So who is Rebecca Kleefisch? She once worked as an anchor for an ABC affiliate in Milwaukee, before she married and had a child. She took time off for a short while, but always with an eye to getting back to work. She says she always knew “my baby would just assimilate into my world as a career woman.” She started a media and marketing company, Rebecca Kleefisch Enterprises, Inc. But ever a political junkie at heart, she soon turned her marketing skills to her own political career and ran for lieutenant governor.
Once elected as Wisconsin’s “Jobs Ambassador,” Kleefisch ruffled feathers with her unusual tactics. While reading about Illinois tax hikes in the Chicago Tribune, she took note of the names of “some angry CEOs.” She cold-called them and “offered them greener pastures” in her state. FatWallet.com, a shopping discount company, took her advice. Fox Business live streamed the FatWallet moving trucks as they drove across the border from Illinois.
“There were a lot of people who found that shocking or controversial,” she says. “I really didn’t see what the big deal was. They just don’t do those things in government, but I think that’s why it’s important to have folks from the private sector make a visit to government every now and again.” Comments like this make her popular with the Tea Party.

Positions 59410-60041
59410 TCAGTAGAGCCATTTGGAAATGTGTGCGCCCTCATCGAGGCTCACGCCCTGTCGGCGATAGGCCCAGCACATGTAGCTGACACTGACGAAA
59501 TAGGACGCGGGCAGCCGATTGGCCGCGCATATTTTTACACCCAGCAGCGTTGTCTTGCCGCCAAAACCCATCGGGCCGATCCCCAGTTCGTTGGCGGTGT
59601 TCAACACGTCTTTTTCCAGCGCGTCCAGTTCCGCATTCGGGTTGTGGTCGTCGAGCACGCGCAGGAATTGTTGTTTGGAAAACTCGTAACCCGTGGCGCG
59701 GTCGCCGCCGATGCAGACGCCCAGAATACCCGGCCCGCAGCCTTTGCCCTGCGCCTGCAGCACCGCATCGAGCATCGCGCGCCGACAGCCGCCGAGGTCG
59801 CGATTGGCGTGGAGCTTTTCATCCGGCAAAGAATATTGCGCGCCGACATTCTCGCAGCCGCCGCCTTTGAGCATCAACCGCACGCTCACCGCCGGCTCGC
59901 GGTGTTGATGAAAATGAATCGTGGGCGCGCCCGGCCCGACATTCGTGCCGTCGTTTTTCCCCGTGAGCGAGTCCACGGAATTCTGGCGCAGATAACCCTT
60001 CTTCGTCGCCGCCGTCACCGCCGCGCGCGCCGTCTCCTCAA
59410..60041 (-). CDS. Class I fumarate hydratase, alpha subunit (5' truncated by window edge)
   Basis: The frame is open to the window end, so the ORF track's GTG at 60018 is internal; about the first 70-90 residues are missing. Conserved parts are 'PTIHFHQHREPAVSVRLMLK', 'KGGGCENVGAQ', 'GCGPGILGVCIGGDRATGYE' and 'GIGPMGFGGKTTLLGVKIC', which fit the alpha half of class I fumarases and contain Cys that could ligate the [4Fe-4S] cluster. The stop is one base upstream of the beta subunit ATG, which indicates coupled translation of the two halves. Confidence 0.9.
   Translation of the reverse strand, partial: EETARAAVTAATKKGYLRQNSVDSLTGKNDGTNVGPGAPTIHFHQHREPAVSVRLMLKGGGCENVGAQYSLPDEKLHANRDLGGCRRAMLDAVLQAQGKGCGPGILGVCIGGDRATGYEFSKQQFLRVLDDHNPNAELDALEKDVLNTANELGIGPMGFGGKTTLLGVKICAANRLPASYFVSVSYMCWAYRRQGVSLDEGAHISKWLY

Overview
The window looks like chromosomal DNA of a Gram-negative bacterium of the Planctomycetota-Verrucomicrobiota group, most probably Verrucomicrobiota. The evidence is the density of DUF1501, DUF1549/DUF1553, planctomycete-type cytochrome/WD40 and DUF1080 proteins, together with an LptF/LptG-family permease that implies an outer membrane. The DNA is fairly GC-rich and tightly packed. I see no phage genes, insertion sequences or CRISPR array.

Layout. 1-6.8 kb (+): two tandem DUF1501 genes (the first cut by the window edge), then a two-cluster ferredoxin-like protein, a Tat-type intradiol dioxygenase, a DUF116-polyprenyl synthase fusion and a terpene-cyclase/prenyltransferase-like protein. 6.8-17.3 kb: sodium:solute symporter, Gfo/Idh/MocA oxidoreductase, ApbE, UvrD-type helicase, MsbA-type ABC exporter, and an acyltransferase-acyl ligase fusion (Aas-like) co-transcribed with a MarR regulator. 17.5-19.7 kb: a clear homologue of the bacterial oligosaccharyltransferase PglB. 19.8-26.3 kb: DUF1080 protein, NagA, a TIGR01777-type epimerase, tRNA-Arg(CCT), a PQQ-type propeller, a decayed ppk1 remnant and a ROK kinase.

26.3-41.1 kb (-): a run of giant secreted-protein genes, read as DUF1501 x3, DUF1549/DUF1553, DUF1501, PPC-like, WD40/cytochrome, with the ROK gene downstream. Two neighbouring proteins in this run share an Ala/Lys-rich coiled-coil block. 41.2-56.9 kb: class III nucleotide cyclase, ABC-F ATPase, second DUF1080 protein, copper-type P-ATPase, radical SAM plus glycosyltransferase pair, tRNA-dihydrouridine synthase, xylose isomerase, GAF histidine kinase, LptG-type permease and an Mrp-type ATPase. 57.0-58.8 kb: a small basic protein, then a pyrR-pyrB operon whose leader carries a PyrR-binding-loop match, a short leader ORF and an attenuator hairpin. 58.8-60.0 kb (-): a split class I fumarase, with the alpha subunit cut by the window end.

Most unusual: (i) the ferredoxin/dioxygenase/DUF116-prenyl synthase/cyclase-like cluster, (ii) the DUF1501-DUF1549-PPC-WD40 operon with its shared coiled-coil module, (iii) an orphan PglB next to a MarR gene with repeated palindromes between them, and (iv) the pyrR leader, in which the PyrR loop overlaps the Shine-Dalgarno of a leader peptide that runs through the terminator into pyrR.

Kleefisch is easily likened to former Alaska governor Sarah Palin. Fox News featured Kleefisch on a program about “Mama Grizzlies”—a phrase coined by Palin herself to describe GOP women who see their political roles as fighting for the future of their “cubs,” part of what Palin has called a “mom awakening.” The Wisconsin State Journal called Kleefisch “our Mama Grizzly.”
Like Palin, Kleefisch is polished and attractive, with the poise of a broadcast journalist. Both women have been called “Barbies.” As lieutenant governor, her domain is limited to job growth, so she doesn’t talk much about social issues. But, like Palin, she occasionally gets in trouble for making incendiary remarks, like the time she compared gay marriage to marrying a dog. If Kleefisch wants to make it to the governor's mansion one day, she'll need to put comments like that behind her.